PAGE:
“We have plenty of wishes available, and when I tell people that, they are just flabbergasted,” said Chapman of the organization that grants wishes to seniors with life-threatening or terminal illness. “But we’re here. Call us.”
Since 2000, Contra Costa County residents have called the foundation requesting wishes in the form of visits with loved ones, outings to professional baseball or football games, afternoons fishing on the Delta and even the gift of free long-distance phone calling.
“What’s interesting about the wishes,” said Chapman, “is that they are small in nature but so large in the hearts of the people we give them to. We’ve been doing this for 10 years and it’s a really wonderful thing.”
Just last month, Elderly Wish celebrated its 99th and 100th wishes. The first was presented to a Brentwood man whose final wish was to visit his older sister in Florida. At press time, the 80-year-old man and his wife were on their way back from the weeklong visit.
Wish number 100 was granted to a Central County man whose heart’s desire was to obtain a free pass to see the impressionist exhibit at the de Young Museum in San Francisco. When the museum heard about his simple wish, they took the gift one step further.
“This gentleman wanted to be able to go to the de Young a number of times, so we purchased him a membership,” said Chapman. “But then the museum offered to open the museum on a day that it was closed to the public so he and a guest could have the museum to themselves. He was overcome with gratitude.”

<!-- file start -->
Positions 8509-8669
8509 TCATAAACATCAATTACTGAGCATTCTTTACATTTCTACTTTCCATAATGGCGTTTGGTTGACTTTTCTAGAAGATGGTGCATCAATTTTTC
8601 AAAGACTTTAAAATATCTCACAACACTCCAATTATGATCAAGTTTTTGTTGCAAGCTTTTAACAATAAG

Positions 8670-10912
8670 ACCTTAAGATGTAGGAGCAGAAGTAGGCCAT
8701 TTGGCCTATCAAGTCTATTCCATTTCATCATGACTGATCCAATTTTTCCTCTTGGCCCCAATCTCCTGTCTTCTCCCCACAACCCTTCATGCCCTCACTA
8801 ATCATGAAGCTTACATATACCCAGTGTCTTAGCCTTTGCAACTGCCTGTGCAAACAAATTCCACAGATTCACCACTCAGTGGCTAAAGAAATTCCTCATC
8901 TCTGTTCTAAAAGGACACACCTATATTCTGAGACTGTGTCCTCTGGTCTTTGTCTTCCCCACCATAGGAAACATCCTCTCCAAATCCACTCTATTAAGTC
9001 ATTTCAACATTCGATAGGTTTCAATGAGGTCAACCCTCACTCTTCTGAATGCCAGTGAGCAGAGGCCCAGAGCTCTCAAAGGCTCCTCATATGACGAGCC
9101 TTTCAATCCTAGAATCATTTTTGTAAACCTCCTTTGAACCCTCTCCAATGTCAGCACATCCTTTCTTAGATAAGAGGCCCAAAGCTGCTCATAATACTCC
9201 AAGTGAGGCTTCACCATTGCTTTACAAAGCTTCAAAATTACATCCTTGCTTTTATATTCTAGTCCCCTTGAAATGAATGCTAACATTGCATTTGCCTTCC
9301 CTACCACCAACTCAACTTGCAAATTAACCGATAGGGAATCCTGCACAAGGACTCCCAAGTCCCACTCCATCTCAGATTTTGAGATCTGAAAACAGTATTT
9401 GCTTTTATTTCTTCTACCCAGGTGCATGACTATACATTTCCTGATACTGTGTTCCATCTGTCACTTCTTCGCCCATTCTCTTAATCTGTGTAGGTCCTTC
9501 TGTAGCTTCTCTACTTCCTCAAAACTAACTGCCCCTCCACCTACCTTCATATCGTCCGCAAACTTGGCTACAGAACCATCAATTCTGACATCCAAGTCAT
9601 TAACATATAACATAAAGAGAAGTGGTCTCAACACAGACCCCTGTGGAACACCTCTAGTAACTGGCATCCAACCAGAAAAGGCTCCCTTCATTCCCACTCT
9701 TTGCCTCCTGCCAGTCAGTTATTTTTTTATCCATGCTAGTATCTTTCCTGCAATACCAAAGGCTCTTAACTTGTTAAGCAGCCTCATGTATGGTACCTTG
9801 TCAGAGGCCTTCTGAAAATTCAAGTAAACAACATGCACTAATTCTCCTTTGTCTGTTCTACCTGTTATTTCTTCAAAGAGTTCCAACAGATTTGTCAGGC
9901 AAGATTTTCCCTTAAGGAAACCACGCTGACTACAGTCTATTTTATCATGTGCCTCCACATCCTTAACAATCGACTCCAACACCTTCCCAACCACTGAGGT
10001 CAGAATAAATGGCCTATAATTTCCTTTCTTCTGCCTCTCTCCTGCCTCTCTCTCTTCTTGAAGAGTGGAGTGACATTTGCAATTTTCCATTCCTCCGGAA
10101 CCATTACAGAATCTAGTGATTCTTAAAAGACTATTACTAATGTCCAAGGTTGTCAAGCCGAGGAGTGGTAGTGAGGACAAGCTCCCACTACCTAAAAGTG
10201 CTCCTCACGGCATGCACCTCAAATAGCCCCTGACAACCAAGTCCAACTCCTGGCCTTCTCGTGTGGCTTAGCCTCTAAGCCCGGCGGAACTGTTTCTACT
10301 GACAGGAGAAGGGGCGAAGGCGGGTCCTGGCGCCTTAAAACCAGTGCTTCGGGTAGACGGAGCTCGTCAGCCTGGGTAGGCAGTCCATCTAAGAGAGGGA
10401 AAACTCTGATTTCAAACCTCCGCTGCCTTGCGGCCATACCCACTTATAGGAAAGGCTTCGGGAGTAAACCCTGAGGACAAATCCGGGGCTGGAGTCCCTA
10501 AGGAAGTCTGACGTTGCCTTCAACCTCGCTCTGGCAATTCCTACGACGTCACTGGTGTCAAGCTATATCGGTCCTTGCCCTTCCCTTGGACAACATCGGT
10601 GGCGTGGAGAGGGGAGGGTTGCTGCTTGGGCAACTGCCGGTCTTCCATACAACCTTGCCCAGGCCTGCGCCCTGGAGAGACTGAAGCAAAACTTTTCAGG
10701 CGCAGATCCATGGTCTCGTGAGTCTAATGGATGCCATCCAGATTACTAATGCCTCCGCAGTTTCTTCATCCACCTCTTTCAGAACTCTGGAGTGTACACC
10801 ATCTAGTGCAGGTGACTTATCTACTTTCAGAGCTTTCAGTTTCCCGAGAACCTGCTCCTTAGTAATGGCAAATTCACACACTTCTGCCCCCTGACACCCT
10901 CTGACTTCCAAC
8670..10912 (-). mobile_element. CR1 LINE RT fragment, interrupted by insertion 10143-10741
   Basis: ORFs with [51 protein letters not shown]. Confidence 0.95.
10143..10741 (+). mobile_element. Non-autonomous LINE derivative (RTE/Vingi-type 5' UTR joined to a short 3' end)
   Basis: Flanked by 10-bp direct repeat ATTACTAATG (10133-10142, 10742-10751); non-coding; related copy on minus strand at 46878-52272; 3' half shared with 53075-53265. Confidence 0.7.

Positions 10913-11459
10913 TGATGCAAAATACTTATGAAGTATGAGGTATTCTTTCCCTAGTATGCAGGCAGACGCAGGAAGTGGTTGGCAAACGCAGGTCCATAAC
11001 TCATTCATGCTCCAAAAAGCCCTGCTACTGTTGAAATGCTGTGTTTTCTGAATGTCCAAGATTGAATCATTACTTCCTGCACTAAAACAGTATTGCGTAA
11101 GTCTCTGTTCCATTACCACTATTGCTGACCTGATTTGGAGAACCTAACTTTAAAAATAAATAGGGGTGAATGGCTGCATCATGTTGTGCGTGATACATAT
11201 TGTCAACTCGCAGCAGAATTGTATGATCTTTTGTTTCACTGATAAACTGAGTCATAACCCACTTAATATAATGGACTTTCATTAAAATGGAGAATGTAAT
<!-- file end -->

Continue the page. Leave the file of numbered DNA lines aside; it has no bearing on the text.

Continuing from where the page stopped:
Making wishes come true is something the Elderly Wish Foundation has perfected since it was founded by Rebecca Crowder in 2000 following the loss her mother. For over a decade, the nonprofit organization has continued to visit local social groups and organizations, getting the word out about the program and encouraging family, caregivers, doctors and social workers to call the foundation with a referral.
“I think part of the reason we’re having trouble getting wishes is that most of the individuals are in their 80s and always feel that someone else is so much more worthy,” said Chapman. “But we believe that everyone deserves a wish, and when I meet them and see the smiles, the tears, the laughter and the love, it reminds me all over again why we do what we do. It’s very rewarding.”
Funded through the United Way plus individual and corporate donations, the organization holds one large fundraiser a year: the Heart to Heart Ball, scheduled this year for Feb. 19 at the Lone Tree Golf Clubhouse, 4800 Golf Course Road in Antioch.
To participate in the Elderly Wish program, seniors must be 60 years or older, live in Contra Costa County and have a life-threatening or terminal illness that can be documented by a doctor.
For donations of sponsorships, services or for additional information, call 925-978-1883, e-mail email@example.com or visit www.elderlywish.org.